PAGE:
The Met choristers, portraying the members of the opera company, look relaxed in their workaday clothes, designed by Mara Blumenfeld. When Ms. Dessay arrives for rehearsal, a little late, she descends the stairs in a creamy white coat, her ear to a cellphone, looking distracted but confident as the company’s prima donna. Mr. Flórez is a dashing Elvino in black pants and leather jacket, exuding energy and knowing charm.
The bright-voiced soprano Jennifer Black plays Lisa, who, as Bellini presents her, is an inn hostess frustrated in her enduring love for Elvino. Here she is the efficient director of the company. The mezzo-soprano Jane Bunnell sings with appealing warmth and makes a charmingly frumpy Teresa, Amina’s adoptive mother.
When the Italian bass Michele Pertusi, a sophisticated singer, made his entrance as Count Rodolfo, dressed impeccably in a cashmere coat, I wondered whether Ms. Zimmerman might have simply updated the story and left it at that. The added conceit encumbers the entire production. When Elvino proposes to Amina, is it real or just a rehearsal? That the choristers look on, slightly bored and slightly touched, gives no clue.
Ms. Dessay’s entrance during the first crucial sleepwalking scene is a theatrical coup. From a rear door of the Met auditorium, a bright light pointing the way, she walks down the aisle toward the stage, turning around midway to sing the opening recitative, looking and sounding spectral. Soon, she wanders up to the stage and the waiting count. Yet again the questions come: Is her sleepwalking just a rehearsal? If so, who is directing it?
When the villagers in Bellini’s opera discover Amina asleep in the count’s room, they are scandalized. But why would Amina’s colleagues be so shocked by a little backstage hanky-panky? What kind of urban opera company is this?
The ensemble scene that ends Act I is a meticulously staged and unmotivated muddle. The choristers, riled by the breakup of Amina and Elvino, go crazy and trash the rehearsal room, ripping up their scores, flinging costumes on the floor, knocking over music stands.
Clearly Ms. Zimmerman wants her audience to respond intuitively and not think too hard. But this does not excuse her from having to work out the details of the concept. Paradoxically, I have never been so caught up with the implausible specifics of the libretto. With the disconnect between the story and the staging, I kept thinking, “But that’s not what Amina means.”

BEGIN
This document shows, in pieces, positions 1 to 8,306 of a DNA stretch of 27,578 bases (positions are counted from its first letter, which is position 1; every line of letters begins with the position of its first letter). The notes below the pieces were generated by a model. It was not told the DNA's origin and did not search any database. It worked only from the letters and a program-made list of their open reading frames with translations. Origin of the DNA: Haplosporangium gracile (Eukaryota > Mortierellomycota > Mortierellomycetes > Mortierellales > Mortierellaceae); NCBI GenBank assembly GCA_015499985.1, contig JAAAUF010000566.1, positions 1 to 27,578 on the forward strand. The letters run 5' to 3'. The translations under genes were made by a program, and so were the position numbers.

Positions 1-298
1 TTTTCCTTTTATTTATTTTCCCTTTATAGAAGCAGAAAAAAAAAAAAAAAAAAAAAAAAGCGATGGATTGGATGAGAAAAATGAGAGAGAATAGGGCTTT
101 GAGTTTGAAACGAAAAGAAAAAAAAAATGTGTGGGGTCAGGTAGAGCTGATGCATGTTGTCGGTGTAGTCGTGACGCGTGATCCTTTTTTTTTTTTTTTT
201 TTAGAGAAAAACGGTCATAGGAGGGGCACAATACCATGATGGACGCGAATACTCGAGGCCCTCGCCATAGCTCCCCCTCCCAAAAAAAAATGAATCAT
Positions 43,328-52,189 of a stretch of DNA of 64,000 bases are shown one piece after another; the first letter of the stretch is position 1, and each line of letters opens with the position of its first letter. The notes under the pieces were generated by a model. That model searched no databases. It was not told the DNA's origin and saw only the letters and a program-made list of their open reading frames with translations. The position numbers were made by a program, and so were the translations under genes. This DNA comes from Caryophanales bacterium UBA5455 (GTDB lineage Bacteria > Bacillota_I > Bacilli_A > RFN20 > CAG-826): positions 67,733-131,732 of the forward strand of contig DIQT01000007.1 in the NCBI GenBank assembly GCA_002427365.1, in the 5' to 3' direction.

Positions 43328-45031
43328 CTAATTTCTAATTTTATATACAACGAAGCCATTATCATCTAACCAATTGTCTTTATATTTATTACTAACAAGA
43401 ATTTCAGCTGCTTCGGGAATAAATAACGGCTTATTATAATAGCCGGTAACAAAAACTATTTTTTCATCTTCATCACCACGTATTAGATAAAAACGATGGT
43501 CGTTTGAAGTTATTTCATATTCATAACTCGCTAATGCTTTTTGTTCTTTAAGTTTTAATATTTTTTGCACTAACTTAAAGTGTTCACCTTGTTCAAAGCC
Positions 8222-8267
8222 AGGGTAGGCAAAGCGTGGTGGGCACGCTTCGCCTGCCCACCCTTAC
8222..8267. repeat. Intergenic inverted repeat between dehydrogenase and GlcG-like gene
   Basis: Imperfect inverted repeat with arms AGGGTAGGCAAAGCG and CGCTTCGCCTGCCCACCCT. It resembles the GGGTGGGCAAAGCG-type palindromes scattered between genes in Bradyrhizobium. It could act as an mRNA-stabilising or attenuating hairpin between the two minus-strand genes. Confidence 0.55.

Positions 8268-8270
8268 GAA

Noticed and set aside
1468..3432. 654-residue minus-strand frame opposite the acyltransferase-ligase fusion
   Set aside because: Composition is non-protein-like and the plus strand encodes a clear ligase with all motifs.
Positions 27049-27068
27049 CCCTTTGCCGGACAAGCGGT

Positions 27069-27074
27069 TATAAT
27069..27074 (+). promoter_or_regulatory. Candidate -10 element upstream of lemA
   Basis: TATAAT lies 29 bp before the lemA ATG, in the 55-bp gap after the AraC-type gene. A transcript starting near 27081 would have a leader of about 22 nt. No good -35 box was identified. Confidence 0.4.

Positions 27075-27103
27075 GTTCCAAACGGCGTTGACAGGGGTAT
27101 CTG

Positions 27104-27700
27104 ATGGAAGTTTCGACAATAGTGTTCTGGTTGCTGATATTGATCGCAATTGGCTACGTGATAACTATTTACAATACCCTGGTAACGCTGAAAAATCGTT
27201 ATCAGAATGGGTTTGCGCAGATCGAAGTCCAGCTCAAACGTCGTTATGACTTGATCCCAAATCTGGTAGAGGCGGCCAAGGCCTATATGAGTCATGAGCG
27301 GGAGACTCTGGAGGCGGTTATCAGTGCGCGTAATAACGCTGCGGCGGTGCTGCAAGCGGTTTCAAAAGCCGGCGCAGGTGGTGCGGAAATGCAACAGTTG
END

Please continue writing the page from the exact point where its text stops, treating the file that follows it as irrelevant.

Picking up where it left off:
Ms. Dessay was not too happy working with Ms. Zimmerman on the Met’s new production of Donizetti’s “Lucia di Lammermoor” last season. But on Monday, when Ms. Zimmerman’s appearance during curtain calls was met with an outburst of lusty booing, Ms. Dessay tried to shush the audience and applauded her director vigorously.
I wish I could say that Ms. Dessay has been thoroughly emboldened by this production. There are wondrous qualities in her singing. Though not large, her voice has such bloom and is supported so securely that it fills the house easily and sends Bellini’s phrases soaring. Her feeling for nuance in the lines and the words is always sensitive.
Still, there is sometimes a tentative quality to her work, as during the opening cavatina, “Come per me sereno,” when Amina expresses girlish contentment in her love through radiant music suffused with sadness. As Ms. Dessay sings this aria, her Amina blithely endures a costume fitting, which makes her expression of romantic bliss come across as insincere.
I seem to be among a minority who find the timbre of Mr. Flórez’s voice a little tight. But he certainly sings Elvino with abundant energy, stylish phrasing and ringing top notes. He won a tumultuous ovation from the audience. Evelino Pidò conducted a nicely subdued account of the score, though in places his halting execution seemed overly deferential to the pacing onstage.
Hanging over the production is the perception that no one seems to believe in this opera. Before the mad scene, Ms. Dessay’s somnambulant character writes the word “aria” on the blackboard, which of course induces a laugh and practically announces, “Do not take this scene seriously.”
The jubilant final ensemble is staged as a dress rehearsal, with everyone in cutesy Swiss villager costumes. Of course they look ridiculous. But with this gesture Ms. Zimmerman sets up a straw man, as if the only choices were either to place “La Sonnambula” in Heidi’s hokey Alpine village or to turn it into a Pirandello play.Continue reading the main story
Нет! - отрезала. - Не думаю, что он знал, что имеет дело с вирусом. Я думаю, он был введен в заблуждение.